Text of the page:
In their very first show, the Autonomous Collective Against Racism proved themselves a welcome addition to USyd’s revue season. Their debut performance had some truly excellent moments, some sketches which failed miserably, a host of technical mess-ups, and some musical numbers which left the crowd raucously applauding long after the lights had gone down. In other words: they delivered a true University of Sydney Revue, warts and all.
The show had its strong ups and downs. Some sketches had particularly ingenious creatives premises. Highlights included the satirical video sketch “Ban the Birkenstock”, and a sketch where a bomb technician wouldn’t cut a red wire because she “doesn’t see colour – we have to treat all wires equally!” They had a very punchy parody of the intro to How To Get Away With Murder (turns out the answer is “Be White”). I laughed every time Richard Dawkins burst on stage to furiously nitpick someone’s off-the-cuff comments. Scott Morrison was another recurring favorite, especially when he refused to comment on maritime, land-based, aerial, Earthbound, extraterrestrial and intergalactic operations. Their Game of Thrones sketch had some genuinely funny puns – I’d love to know how the White People Walkers’ invasion of Westernsuburbs turned out.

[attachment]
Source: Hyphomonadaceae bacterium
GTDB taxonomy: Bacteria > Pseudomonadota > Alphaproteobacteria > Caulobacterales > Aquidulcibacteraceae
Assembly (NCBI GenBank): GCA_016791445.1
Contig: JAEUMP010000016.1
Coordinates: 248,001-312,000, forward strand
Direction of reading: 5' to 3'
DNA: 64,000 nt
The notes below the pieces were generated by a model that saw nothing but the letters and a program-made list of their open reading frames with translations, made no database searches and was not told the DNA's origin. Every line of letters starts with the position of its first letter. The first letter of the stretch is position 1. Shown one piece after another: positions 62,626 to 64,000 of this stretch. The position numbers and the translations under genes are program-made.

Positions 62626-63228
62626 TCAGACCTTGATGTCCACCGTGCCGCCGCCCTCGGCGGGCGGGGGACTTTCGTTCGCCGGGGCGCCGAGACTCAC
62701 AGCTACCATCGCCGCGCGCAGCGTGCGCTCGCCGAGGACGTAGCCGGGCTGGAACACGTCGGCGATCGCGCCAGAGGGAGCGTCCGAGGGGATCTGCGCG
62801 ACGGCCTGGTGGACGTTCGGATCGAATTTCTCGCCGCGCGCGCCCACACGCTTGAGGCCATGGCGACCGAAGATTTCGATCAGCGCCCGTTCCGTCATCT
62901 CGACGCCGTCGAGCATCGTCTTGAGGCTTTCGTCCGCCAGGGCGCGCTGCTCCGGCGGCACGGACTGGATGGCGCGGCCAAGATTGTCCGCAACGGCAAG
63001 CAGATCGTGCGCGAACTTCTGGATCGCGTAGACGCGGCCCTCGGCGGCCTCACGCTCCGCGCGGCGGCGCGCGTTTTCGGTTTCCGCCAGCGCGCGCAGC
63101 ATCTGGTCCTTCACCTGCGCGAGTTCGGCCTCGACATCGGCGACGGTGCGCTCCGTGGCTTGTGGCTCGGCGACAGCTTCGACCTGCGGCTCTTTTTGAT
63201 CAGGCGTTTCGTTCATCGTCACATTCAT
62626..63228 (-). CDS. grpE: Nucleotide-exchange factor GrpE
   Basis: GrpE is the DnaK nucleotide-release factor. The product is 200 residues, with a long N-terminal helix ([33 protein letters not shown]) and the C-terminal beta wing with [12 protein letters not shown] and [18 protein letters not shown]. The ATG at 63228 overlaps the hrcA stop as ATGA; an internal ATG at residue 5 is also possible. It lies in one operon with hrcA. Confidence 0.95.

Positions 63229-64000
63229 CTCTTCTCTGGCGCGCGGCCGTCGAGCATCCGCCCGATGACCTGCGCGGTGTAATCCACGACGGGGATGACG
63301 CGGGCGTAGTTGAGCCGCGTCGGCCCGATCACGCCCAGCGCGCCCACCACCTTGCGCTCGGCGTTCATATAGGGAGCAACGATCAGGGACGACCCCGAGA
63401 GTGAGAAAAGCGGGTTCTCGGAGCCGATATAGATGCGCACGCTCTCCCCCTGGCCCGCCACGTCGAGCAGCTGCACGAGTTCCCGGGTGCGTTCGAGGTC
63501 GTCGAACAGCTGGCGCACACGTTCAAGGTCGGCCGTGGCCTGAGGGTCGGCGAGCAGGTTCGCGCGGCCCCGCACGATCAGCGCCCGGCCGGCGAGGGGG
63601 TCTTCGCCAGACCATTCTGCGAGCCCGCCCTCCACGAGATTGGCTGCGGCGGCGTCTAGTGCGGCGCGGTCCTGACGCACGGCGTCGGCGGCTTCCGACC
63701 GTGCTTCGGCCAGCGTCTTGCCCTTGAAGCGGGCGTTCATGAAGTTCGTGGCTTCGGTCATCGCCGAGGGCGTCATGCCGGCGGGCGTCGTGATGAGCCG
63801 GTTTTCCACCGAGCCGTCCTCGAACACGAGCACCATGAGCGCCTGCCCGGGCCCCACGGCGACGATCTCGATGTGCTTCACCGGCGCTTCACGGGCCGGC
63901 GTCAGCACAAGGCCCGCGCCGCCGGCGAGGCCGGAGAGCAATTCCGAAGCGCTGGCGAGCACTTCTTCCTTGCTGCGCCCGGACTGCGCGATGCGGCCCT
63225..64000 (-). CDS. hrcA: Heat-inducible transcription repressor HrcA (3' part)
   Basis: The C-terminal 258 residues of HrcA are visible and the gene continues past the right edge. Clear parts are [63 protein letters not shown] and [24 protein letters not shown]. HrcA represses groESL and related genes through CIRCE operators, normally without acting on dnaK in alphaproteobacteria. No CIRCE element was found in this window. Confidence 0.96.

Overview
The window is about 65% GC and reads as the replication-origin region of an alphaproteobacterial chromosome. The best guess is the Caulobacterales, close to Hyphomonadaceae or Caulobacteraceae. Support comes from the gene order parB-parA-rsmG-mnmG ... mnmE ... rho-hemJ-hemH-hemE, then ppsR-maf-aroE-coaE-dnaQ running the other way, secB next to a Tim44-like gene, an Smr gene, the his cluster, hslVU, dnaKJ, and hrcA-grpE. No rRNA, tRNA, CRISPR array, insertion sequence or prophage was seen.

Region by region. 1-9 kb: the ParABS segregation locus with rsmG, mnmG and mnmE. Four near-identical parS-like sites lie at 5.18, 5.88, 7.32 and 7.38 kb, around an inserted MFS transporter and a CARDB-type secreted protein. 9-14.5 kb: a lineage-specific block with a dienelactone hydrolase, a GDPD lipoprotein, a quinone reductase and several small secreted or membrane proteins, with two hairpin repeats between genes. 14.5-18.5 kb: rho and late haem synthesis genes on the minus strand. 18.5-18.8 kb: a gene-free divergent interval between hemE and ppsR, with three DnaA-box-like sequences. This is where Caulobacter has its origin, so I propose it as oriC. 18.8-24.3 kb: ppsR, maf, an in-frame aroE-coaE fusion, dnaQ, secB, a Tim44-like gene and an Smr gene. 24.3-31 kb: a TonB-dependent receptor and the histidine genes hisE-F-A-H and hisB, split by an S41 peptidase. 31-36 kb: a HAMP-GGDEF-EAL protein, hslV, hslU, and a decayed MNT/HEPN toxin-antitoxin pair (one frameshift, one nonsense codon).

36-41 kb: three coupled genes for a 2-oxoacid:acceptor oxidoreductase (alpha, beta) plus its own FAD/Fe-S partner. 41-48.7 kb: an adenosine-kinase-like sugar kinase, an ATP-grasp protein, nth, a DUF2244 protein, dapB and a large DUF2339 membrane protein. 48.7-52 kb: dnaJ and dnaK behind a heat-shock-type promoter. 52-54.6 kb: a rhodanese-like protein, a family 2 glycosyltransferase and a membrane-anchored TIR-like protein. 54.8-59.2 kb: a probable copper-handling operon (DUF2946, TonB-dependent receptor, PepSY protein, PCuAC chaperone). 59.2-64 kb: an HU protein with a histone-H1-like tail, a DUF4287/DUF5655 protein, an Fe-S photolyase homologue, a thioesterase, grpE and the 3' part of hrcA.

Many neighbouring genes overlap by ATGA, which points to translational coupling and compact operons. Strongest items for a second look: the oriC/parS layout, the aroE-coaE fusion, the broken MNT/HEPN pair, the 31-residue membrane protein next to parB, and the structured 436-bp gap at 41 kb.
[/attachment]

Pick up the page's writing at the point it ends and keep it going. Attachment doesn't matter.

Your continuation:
Not all sketches were that strong. A number of them ended with no clear punchline or resolution. The show should probably have cut 30 minutes of sketches. But it’s obvious that ACAR Revue has some excellent writers among them. Next year, they should get those writers teaching the rest of the cast, so that their 2016 show has more highs and less lows.
At times, you could tell the show was under-rehearsed. Sound and lighting cues were often missed. Performers sometimes forgot to project, so the audience missed many jokes and punchlines. Sometimes you could see an actor reading off the script they’d carefully concealed under a table. But most of these problems occur in larger, better-rehearsed revues as well. They’re an inevitable and much-loved part of the revue process. A Race Odyssey ran remarkably well for a show which had neither tech rehearsal nor dress rehearsal nor director. All fuckups were immediately forgiven by the audience, who were having such a good time that they didn’t care.
I feel like A Race Odyssey was the trial run for ACAR’s 2016 show. This year’s cast convinced me that they have the acting, writing and musical talent to put on an amazing show. ACAR Revue’s highs made me laugh until I hurt. The lows will be worked out with more rehearsal and direction in next year’s show. Overall, I was incredibly impressed by ACAR Revue’s dedication and enthusiasm. Sure, performers occasionally read their lines from a script – but they always delivered their lines with energy, passion and comic timing. Their 2015 was a hilarious, if inconsistent, debut. I think their 2016 show will blow my mind.